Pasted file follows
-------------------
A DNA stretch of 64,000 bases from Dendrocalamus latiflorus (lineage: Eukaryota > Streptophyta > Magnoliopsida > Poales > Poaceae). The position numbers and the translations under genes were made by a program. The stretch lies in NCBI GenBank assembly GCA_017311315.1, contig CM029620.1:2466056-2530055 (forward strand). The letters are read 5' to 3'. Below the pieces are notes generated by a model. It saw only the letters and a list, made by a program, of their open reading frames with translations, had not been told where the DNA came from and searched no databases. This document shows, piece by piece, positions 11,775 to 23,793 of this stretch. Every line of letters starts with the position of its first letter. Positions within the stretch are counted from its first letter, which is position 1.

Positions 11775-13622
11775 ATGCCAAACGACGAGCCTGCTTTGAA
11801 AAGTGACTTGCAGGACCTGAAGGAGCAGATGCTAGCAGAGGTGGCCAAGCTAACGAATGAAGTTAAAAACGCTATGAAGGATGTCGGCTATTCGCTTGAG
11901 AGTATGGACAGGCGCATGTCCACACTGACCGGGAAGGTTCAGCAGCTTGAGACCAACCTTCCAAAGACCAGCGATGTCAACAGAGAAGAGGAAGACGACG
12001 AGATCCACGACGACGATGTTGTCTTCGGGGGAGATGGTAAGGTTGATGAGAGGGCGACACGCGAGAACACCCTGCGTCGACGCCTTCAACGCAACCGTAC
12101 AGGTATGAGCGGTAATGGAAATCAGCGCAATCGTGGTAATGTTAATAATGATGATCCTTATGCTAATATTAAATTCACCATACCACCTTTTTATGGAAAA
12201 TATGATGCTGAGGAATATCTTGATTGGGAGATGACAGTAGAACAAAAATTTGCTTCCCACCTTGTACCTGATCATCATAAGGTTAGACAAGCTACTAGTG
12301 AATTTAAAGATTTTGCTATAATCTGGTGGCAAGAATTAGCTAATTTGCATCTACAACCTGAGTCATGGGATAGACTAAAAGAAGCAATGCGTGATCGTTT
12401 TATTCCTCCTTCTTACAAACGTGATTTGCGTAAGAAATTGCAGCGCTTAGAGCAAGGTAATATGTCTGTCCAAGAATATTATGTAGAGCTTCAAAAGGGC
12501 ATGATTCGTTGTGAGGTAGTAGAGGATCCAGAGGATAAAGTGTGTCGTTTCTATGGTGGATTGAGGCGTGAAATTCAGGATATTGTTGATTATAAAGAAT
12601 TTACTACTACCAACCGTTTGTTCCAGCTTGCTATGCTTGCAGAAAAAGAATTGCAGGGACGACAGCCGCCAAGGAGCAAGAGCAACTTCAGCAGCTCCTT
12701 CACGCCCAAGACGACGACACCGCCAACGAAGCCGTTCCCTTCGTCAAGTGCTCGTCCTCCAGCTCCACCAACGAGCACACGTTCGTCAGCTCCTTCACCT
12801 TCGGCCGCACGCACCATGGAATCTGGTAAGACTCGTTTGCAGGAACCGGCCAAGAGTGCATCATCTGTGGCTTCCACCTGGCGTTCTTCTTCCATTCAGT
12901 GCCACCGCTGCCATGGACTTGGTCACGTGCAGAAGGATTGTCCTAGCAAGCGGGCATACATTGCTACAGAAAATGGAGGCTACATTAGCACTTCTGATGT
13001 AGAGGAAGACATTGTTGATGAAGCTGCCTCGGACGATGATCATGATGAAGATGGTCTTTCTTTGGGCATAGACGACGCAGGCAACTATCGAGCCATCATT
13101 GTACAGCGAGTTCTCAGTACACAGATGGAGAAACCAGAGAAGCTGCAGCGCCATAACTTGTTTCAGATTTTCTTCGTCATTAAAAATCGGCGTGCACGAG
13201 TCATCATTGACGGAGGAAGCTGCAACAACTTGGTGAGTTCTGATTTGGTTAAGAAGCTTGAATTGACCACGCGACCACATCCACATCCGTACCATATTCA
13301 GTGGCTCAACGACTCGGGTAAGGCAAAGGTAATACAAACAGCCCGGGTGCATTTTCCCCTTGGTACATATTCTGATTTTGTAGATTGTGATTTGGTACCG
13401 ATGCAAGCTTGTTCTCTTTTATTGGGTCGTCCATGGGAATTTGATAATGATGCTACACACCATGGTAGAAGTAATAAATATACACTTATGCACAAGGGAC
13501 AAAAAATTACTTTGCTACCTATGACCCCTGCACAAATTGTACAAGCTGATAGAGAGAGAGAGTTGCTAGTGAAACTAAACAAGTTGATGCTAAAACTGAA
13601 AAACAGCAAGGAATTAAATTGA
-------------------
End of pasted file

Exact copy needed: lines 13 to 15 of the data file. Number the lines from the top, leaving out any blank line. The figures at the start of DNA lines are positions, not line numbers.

12701 CACGCCCAAGACGACGACACCGCCAACGAAGCCGTTCCCTTCGTCAAGTGCTCGTCCTCCAGCTCCACCAACGAGCACACGTTCGTCAGCTCCTTCACCT
12801 TCGGCCGCACGCACCATGGAATCTGGTAAGACTCGTTTGCAGGAACCGGCCAAGAGTGCATCATCTGTGGCTTCCACCTGGCGTTCTTCTTCCATTCAGT
12901 GCCACCGCTGCCATGGACTTGGTCACGTGCAGAAGGATTGTCCTAGCAAGCGGGCATACATTGCTACAGAAAATGGAGGCTACATTAGCACTTCTGATGT